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1852 Philanthropist George Foster Peabody was born in Columbus, Georgia. Blessed with a talent for finance and business, he accumulated a fortune by age 50. Peabody also was one of the organizing forces in creation of what would become General Electric.
After retiring at age 54, Peabody spent his life and fortune in helping worthy causes. He bought a home in Warm Springs and was responsible for introducing Franklin Roosevelt to the thermal springs for treating his polio. Peabody died in Warm Springs in 1938 but is remembered for his charitable work and the Peabody Awards, which were established by the University of Georgia the year after his death.
1913 In Atlanta, Fulton County superior court judge L.S. Roan, who had been ill the previous week, announced that he now felt fine and would call the Leo Frank trial beginning at 9:00 the following morning. Click here for a detailed accounting of the case.
1914 Governor John Slaton approved legislation proposing a constitutional amendment to create Bacon County from portions of Appling, Pierce, and Ware counties. The new county was named for four-term U.S. Senator Augustus O. Bacon. Creation of the county by constitutional amendment was necessary because the state constitution then in effect prescribed a maximum of 145 counties. However, beginning in 1906, the General Assembly began getting around this constitutional limitation by amending the constitution to allow additional counties. By 1914, five constitutional amendments had added five counties beyond the 145-county limit. On Nov. 3 1914, Georgia voters approved a sixth amendment making Bacon Georgia's 151st county.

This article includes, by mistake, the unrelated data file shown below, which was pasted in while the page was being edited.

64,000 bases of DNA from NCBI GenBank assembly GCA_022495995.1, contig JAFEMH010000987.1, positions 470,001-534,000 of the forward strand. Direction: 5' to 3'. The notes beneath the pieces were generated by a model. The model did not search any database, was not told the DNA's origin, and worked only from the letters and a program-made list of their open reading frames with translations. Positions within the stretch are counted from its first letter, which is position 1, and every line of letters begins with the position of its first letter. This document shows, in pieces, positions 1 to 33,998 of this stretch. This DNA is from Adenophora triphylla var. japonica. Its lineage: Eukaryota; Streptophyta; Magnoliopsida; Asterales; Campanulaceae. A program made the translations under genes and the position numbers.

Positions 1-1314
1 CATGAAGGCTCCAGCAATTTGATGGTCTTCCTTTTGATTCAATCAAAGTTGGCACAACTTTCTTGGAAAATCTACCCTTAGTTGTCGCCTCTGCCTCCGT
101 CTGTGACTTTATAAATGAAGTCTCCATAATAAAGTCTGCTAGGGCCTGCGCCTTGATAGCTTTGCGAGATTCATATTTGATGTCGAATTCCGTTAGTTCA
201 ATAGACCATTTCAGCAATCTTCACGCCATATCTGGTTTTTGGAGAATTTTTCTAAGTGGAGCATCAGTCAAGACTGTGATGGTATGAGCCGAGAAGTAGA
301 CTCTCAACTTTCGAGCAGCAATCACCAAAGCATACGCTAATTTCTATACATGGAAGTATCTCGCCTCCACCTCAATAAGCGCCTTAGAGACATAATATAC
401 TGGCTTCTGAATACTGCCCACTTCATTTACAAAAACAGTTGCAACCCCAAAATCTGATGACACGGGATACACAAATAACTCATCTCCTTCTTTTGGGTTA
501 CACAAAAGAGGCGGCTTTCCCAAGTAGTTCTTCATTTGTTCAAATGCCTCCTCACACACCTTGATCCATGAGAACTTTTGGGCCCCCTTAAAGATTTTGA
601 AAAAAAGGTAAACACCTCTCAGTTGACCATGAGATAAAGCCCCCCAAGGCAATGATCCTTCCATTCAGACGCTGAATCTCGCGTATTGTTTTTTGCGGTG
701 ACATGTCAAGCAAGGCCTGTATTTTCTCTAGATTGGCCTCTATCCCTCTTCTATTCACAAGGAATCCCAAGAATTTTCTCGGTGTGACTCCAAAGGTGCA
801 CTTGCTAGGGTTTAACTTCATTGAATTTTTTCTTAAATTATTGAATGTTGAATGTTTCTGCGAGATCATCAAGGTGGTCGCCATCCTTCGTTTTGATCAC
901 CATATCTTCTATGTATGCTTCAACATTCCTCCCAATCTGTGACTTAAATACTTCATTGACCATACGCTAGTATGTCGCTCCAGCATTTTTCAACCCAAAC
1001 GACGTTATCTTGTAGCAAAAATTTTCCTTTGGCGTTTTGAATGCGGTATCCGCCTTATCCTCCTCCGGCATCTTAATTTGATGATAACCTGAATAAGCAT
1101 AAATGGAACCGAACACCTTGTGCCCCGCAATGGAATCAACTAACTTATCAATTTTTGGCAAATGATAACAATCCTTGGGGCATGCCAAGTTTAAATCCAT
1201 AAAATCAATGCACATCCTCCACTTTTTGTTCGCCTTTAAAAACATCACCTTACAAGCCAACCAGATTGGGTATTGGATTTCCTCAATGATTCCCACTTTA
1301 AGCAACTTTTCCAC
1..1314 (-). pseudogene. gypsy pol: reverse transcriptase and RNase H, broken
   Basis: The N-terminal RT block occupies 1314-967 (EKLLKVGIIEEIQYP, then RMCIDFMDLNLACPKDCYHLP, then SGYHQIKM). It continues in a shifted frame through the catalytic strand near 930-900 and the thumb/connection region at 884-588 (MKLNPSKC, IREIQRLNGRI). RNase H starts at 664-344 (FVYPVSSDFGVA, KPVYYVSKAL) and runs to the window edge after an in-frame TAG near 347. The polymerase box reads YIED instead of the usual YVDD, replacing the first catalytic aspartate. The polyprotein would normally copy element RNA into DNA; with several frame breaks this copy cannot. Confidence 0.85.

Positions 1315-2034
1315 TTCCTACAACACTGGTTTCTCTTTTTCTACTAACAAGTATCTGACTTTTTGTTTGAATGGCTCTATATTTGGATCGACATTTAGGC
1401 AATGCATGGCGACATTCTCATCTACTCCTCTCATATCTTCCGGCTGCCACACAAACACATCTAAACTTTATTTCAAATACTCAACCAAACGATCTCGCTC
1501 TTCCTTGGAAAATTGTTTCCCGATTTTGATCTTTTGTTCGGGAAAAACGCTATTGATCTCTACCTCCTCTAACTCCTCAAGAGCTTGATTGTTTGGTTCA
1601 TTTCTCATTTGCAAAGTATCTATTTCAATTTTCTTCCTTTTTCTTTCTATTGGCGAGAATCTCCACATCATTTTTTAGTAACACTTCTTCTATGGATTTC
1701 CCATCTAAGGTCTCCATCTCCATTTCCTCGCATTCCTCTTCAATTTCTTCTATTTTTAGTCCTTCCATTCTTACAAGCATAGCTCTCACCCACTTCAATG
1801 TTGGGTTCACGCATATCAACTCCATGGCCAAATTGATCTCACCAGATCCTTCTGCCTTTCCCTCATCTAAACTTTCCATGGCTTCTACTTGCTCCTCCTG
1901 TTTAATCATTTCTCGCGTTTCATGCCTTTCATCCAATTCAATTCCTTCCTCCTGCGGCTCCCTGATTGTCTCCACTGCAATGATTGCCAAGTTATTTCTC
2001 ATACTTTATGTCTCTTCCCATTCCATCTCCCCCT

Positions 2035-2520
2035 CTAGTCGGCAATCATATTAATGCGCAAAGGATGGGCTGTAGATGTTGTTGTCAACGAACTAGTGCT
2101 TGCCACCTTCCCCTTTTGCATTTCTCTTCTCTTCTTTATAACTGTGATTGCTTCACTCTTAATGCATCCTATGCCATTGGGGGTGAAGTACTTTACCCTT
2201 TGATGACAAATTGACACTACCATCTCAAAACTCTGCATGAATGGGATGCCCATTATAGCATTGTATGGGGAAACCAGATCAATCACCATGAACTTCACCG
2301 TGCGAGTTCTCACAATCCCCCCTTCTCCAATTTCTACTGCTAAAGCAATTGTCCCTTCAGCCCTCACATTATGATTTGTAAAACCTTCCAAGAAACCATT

1938 Famed chemist Charles H. Herty died in Savannah. Born in Milledgeville in 1867, he received an undergraduate degree from the University of Georgia and a doctorate from Johns Hopkins University before undertaking research in Europe. Returning, he accepted a position at the University of Georgia in 1891. The next year, observing that there were no organized sports programs at the university, Herty organized and coached the first football team in 1892. He went on to become the first director of athletics and is considered the father of intercollegiate sports at the University of Georgia.
But, Herty's greatest accomplishments were yet to come. In 1932, he set up a laboratory in Savannah to research use of Georgia pine trees. He developed a revolutionary process for obtain pine resin without killing the tree. More importantly, he pioneered the technology for using pine chips to make Kraft paper – the brown paper used in making cardboard boxes – and to bleach it for use as newsprint and other types of white paper. Herty's achievements made possible southeast Georgia's multi-million dollar paper industry, for which he is known as the father of the southern paper and pulp industry. His legacy lives on in the form of the Herty Foundation's Research and Development Center.
1962 After two weeks of trying to meet with the Albany city council, Martin Luther King Jr., Ralph David Abernathy, and 8 others kneeled to pray on the steps of the city hall. King and Abernathy were arrested and sent to jail for the third time.
Eighteen black youths were arrested two hours later when they attempt to pray, while a white SNCC worker was viciously beaten inside the jail. For more, see the Albany Movement from the Civil Rights Digital Library.
1989 Atlanta Brave Dale Murphy became the tenth major league player to score 6 RBIs in one inning.